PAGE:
On 4th Anniversary of Last Minimum Wage Increase, Harkin and Miller Point to New Poll Data Showing Broad, Bipartisan Support for Legislation to Raise the Minimum Wage to $10.10
Earlier This Year, Sen. Harkin and Rep. George Miller Introduced the Fair Minimum Wage Act of 2013, which Would Raise the Minimum Wage to $10.10 and Index it to Inflation
Increasing the Minimum Wage to $10.10 Would Increase GDP by Nearly $33 Billion and Generate 140,000 New Jobs Over Three Years Due to Increased Consumer Spending
WASHINGTON, D.C.—On the four-year anniversary of the last minimum wage increase, U.S. Senator Tom Harkin (D-IA), Chairman of the Senate Health, Education, Labor, and Pensions (HELP) Committee, and Rep. George Miller (D-CA), senior Democrat on the House Education and the Workforce Committee, today pointed to new polling data showing broad, bipartisan support for legislation they have introduced to raise the minimum wage.
The poll, conducted by Hart Research, showed that 80 percent of Americans support a Harkin-Miller proposal to increase the minimum wage to $10.10 in three steps. The legislation would then provide for automatic annual increases linked to changes in the cost of living. Harkin and Miller’s bill, the Fair Minimum Wage Act of 2013, would also gradually raise the minimum wage for tipped workers—which currently stands at just $2.13 an hour—for the first time in more than 20 years, to 70 percent of the regular minimum wage.
“Four years without a raise is three years too many. While millions of workers have been without a raise, costs have continued to climb. Between 2009 and 2012, rent has gone up 4 percent, food is 8 percent more expensive, child care costs 9 percent more, and public transportation takes a 13 percent bigger bite out of workers’ wallets. We have to make sure that working families can keep up with the economy. Also, by increasing the minimum wage, we can give tens of millions of workers more money in their paychecks to spend at local businesses, increasing sales and boosting economic activity,” Harkin said.
“A new poll released today also shows broad, bipartisan support for my proposal with Congressman Miller to raise the minimum wage to $10.10,” Harkin added. “Eighty percent of Americans—a strong majority of Democrats, independents, and Republicans alike—support our bill. Raising the minimum wage is the right thing to do and the responsible thing to do.”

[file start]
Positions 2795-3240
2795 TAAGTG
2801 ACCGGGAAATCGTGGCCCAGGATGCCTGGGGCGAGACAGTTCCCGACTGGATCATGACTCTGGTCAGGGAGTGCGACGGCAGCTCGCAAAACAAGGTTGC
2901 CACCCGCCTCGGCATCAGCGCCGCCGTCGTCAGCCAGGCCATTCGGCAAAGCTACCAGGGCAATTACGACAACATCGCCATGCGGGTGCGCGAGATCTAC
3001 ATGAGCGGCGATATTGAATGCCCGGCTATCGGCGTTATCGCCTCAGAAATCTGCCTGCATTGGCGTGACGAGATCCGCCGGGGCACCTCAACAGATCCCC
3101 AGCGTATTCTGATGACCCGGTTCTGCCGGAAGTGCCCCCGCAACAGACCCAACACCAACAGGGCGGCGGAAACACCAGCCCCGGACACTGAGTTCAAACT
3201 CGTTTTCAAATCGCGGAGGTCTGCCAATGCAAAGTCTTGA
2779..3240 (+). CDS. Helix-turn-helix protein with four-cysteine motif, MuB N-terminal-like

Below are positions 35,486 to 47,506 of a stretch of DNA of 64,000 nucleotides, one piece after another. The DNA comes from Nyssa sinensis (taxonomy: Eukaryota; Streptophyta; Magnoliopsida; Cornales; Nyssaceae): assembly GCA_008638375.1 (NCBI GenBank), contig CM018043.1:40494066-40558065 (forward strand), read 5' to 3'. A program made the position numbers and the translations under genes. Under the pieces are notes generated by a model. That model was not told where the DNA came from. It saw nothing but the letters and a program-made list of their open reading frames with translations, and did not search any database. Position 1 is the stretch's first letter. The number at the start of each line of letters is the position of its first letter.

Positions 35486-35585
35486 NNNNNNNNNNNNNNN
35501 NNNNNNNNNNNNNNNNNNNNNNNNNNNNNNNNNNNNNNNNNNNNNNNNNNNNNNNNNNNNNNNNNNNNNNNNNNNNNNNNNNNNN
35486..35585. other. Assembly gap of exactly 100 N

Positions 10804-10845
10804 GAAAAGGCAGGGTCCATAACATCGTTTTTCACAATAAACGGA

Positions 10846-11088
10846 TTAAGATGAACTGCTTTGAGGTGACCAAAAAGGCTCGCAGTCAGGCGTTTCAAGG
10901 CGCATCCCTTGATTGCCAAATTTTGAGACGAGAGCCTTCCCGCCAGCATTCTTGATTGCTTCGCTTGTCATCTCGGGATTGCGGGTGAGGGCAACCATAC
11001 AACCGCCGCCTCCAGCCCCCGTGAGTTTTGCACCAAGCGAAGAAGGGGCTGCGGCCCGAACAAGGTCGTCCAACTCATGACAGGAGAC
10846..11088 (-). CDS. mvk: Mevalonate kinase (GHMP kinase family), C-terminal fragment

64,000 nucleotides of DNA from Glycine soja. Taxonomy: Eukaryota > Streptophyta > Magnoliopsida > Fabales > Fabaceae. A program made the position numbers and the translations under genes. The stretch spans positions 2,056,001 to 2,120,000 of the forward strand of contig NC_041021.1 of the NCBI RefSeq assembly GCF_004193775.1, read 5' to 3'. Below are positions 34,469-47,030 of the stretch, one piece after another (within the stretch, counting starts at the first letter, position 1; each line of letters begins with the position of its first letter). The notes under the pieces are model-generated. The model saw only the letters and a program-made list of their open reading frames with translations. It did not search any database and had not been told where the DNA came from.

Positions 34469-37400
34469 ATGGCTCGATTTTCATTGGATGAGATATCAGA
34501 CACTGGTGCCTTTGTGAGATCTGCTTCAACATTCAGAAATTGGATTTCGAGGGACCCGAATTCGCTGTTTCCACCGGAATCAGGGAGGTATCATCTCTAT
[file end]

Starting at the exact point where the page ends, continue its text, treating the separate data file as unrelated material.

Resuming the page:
“The time has come for American workers to get a raise,” Miller said. “The American people understand that a decent minimum wage is not a handout. It’s about valuing work. It’s about growing the economy from the bottom up by increasing working families’ purchasing power.”
In addition to the top-line finding that 80 percent of Americans support the Harkin-Miller minimum wage proposal, other key findings of the poll include:
- 92 percent of Democrats, 80 percent of independents, and 62 percent of Republicans support the Harkin-Miller proposal.
- Nearly three-quarters of Americans (74%) also say that raising the minimum wage should be an important priority for Congress to address over the next year, including 38% who say it is very important.
Fast Facts on the Minimum Wage
- The minimum wage has lost more than 30 percent of its buying power since its peak in 1968. If the minimum wage had kept up with inflation since 1968, it would be worth more than $10.70 per hour today.
- Nearly 30 million American workers will get a raise under Sen. Harkin and Rep. Miller’s bill. More than half—17 million—of them are women. The vast majority (88 percent) are adult workers. Eighteen million children (23 percent of American children) have parents who will get a raise.
- In Iowa, 340,000 workers would get a raise, benefiting the parents of 160,000 children. A third of workers with annual family income less than $50,000 would get a raise.
- The minimum wage today pays only $15,000 per year, which is $3,000 below the poverty level for a family of three. The Fair Minimum Wage Act will boost the minimum wage to $21,000, lifting families above the poverty line.
- Increasing the minimum wage to $10.10 per hour will increase GDP by nearly $33 billion over the course of three years as workers spend their raises in their local businesses and communities. This economic activity will generate 140,000 new jobs over the course of three years.
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